Union Wage Effect: New Evidence From Matched Employer-Employee Data
AbstractThis paper estimates a union wage effect, using matched employer- employee data and estimation models that control an association between a worker's union status and an employer's characteristics. Failure to control this association may cause previous studies' estimates of the union wage effect to be biased. As long as a worker is more likely to become a union worker in a firm that offers her a higher potential for better pay, the union status is (positively) associated with employer characteristics. The empirical finding of this paper verifies this possibility. Estimates of the union wage effect are shown to be upward-biased in the estimation models without control of the employer characteristics. The estimated union wage effect of this study (in an approximate range of 0.2"3.2 percent) is less than a quarter of cross-sectional estimates, and half of individual panel estimates with unobservable person effects.
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Bibliographic InfoPaper provided by National University of Singapore, Department of Economics in its series Departmental Working Papers with number wp0302.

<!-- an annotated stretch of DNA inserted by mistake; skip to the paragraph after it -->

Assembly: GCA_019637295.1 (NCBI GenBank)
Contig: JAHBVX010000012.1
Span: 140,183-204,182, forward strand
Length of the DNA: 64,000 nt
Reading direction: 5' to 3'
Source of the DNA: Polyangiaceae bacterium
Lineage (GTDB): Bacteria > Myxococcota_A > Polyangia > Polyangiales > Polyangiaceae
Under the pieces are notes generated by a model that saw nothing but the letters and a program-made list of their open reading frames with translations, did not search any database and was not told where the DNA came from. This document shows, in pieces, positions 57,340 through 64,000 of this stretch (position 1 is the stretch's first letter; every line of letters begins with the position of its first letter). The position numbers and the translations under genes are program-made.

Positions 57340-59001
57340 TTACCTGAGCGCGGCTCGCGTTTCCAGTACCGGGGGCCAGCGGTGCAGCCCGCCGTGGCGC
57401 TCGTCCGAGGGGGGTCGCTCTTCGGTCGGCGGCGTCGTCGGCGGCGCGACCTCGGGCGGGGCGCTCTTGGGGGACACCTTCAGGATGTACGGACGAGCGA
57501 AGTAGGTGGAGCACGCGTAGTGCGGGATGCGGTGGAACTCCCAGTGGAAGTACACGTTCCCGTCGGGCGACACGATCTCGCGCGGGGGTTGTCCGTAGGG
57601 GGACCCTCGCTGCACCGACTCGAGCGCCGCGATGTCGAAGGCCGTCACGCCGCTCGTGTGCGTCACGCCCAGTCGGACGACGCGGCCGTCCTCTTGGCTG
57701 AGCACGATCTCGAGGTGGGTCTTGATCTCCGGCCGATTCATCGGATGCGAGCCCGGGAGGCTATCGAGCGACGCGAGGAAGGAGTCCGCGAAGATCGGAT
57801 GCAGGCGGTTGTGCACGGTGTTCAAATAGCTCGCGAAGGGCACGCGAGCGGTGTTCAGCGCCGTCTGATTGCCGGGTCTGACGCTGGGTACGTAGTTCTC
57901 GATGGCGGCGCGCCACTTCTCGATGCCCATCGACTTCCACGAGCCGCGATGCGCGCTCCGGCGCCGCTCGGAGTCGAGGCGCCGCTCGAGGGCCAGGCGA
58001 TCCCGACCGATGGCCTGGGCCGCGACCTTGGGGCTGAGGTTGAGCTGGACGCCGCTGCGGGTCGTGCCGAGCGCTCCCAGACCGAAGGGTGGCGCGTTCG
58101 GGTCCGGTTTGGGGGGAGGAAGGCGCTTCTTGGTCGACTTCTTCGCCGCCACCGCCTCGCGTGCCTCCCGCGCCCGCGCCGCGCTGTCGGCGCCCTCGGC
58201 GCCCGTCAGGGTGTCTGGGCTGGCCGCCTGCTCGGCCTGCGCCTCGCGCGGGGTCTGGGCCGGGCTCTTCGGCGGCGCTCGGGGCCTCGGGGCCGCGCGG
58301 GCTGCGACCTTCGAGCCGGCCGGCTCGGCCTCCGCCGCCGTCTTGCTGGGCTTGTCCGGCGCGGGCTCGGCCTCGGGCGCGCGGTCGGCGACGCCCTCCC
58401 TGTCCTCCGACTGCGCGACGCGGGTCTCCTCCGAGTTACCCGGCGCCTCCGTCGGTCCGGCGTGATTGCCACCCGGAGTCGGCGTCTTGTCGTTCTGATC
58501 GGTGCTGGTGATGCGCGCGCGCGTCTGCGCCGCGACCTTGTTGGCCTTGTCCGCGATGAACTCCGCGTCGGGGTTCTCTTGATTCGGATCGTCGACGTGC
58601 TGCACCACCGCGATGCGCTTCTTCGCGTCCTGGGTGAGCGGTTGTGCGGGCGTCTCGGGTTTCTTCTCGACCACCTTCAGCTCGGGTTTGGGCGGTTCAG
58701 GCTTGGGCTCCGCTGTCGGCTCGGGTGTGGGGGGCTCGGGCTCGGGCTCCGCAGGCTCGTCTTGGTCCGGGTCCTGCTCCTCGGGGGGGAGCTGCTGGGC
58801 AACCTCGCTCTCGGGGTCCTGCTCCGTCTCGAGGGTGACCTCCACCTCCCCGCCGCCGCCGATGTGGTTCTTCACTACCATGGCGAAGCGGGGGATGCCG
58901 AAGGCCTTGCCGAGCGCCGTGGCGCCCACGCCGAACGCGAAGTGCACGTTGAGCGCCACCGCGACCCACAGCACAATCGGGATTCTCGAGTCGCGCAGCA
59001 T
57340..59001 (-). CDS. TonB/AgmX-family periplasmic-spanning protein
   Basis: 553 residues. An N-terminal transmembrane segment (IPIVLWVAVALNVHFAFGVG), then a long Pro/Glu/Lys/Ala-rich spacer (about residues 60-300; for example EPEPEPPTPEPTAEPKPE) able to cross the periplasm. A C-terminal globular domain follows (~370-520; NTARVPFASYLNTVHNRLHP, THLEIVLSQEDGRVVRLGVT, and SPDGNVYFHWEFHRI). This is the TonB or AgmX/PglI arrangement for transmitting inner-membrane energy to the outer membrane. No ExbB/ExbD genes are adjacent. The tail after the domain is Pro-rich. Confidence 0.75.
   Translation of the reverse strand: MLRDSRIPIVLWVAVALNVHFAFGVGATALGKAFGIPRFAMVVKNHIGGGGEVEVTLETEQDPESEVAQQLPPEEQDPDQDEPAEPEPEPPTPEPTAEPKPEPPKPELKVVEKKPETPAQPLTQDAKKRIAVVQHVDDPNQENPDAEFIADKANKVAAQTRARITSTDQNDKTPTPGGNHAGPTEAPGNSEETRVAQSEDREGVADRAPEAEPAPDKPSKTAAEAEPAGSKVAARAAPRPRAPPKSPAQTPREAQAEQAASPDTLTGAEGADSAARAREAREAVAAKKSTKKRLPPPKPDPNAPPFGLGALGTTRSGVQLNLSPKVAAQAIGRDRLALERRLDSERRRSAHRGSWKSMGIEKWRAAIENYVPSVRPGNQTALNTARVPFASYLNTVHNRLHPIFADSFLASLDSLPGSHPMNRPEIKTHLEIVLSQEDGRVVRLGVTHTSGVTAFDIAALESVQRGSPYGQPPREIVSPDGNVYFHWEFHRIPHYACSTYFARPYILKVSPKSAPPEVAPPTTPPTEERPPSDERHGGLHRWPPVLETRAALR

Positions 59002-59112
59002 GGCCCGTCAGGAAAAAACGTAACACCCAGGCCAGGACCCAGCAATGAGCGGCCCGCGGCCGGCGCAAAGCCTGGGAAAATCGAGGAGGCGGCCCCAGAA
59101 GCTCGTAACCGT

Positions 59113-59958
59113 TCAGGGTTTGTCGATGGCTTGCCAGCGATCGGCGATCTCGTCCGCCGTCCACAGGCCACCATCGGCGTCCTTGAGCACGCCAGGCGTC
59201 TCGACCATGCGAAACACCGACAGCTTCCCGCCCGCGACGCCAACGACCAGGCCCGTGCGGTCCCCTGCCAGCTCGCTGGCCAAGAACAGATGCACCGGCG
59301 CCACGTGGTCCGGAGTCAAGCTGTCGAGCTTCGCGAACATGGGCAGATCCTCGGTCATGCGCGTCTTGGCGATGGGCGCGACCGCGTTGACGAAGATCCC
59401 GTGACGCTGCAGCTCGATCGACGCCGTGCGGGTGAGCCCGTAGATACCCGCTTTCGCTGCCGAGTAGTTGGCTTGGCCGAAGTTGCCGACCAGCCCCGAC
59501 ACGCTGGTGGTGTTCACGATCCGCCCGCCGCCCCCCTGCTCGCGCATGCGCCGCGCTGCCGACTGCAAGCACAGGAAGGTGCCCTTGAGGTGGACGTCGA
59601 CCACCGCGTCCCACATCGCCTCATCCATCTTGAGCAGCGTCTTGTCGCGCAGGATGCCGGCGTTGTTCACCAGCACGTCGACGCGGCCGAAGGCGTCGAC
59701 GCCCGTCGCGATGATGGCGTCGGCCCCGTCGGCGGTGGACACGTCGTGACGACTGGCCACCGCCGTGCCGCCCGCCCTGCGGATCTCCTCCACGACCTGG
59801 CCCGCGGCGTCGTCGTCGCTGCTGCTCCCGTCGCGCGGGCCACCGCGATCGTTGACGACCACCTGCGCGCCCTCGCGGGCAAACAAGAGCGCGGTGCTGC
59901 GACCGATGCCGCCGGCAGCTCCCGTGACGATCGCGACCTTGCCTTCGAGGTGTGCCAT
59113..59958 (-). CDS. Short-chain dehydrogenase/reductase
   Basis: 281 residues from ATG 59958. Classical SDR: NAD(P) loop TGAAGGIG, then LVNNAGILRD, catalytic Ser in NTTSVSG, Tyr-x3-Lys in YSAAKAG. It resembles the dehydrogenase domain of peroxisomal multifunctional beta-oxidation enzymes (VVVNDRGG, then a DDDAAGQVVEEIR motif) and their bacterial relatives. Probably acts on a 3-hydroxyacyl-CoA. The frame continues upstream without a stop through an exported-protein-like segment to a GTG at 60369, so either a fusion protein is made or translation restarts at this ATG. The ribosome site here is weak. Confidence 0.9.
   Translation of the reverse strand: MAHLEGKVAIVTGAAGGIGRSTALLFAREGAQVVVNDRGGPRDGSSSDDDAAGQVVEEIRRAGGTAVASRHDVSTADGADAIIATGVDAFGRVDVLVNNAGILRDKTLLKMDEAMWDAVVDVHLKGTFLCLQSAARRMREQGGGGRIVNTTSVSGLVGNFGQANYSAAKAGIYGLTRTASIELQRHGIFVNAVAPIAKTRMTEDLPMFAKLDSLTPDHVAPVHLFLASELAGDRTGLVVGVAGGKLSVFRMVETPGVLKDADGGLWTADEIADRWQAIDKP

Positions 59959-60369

Length: 36 pages
Date of creation: 2003
Date of revision:
Union; Wage; Endogeneity; Person Effect; Firm Effect;
Find related papers by JEL classification:
- J31 - Labor and Demographic Economics - - Wages, Compensation, and Labor Costs - - - Wage Level and Structure; Wage Differentials
- C23 - Mathematical and Quantitative Methods - - Single Equation Models; Single Variables - - - Models with Panel Data; Longitudinal Data; Spatial Time Series
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